China Has Live-Fire Exercises Amid Tensions With Japan

Source: The Asahi Shimbun via Getty Images

A Chinese Coast Guard vessel, front, cruises with Japan Coast Guard patrol ship at the contiguous zone near the disputed Senkaku, or Diaoyu, Island on the day Japan marks the 68th anniversary of World War II surrender in Ishigaki, Okinawa, Japan on Aug. 15, 2013. Close

A Chinese Coast Guard vessel, front, cruises with Japan Coast Guard patrol ship at the... Read More

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Source: The Asahi Shimbun via Getty Images

A Chinese Coast Guard vessel, front, cruises with Japan Coast Guard patrol ship at the contiguous zone near the disputed Senkaku, or Diaoyu, Island on the day Japan marks the 68th anniversary of World War II surrender in Ishigaki, Okinawa, Japan on Aug. 15, 2013.

China performed live-fire military exercises in the East China Sea as part of drills the army said were routine, as tensions simmered with Japan over islands in the area claimed by both countries.

The military is conducting 10 days of exercises off the coast of Liaoning province, China Central Television reported on its website today, citing the People’s Liberation Army. Four Chinese ships entered Japanese waters around the islands, Japan’s coast guard said in an e-mailed statement.

The exercises risk further inflaming strains between the two countries a day after China filed a diplomatic protest yesterday over three Japanese cabinet ministers’ visit to a Tokyo shrine seen as a symbol of Japan’s past military aggression. Prime Minister Shinzo Abe opted not to visit as Japan commemorated the anniversary of its World War II defeat, sending a donation instead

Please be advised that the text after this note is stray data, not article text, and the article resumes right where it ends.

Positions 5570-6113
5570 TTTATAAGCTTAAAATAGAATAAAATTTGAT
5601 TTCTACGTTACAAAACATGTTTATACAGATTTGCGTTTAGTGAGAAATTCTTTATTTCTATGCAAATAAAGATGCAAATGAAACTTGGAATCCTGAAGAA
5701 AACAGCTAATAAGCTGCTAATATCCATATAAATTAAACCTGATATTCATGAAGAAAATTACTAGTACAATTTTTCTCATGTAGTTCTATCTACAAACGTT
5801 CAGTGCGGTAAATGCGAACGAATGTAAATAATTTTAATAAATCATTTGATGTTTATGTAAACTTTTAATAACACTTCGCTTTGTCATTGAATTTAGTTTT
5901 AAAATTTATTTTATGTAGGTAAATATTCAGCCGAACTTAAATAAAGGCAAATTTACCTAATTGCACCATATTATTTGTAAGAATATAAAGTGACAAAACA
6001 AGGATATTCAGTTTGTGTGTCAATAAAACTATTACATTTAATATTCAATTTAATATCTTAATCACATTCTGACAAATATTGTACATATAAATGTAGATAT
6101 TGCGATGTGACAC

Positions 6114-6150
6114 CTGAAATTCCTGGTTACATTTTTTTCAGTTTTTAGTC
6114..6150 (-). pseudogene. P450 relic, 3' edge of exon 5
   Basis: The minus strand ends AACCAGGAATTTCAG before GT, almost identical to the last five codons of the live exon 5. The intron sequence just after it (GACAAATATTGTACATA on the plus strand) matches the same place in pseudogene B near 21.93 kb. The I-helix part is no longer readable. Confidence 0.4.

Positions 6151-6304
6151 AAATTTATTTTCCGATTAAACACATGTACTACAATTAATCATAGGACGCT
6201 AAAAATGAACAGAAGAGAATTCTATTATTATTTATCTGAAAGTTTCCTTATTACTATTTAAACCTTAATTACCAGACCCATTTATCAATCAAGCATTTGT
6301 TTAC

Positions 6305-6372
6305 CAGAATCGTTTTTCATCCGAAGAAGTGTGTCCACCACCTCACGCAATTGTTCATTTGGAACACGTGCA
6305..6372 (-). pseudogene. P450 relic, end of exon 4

Ties with China have deteriorated since Japan bought three of five of the islands. China’s first aircraft carrier, the Liaoning, left port yesterday to take part in the training, the state-run Global Times newspaper reported.

Earlier this month, China deployed ships to Japanese controlled waters around the islands for a record 28 hours, drawing a formal protest. On Aug. 14, IHS Jane’s Senior Analyst Alex Pape issued a note saying a Chinese vessel under construction, set to have a crew of 24 and a range of 12,000 nautical miles, will give China’s Coast Guard “improved stamina in ongoing territorial disputes.”

To contact Bloomberg News staff for this story: Nicholas Wadhams in Beijing at nwadhams@bloomberg.net

To contact the editor responsible for this story: Nicholas Wadhams at nwadhams@bloomberg.net

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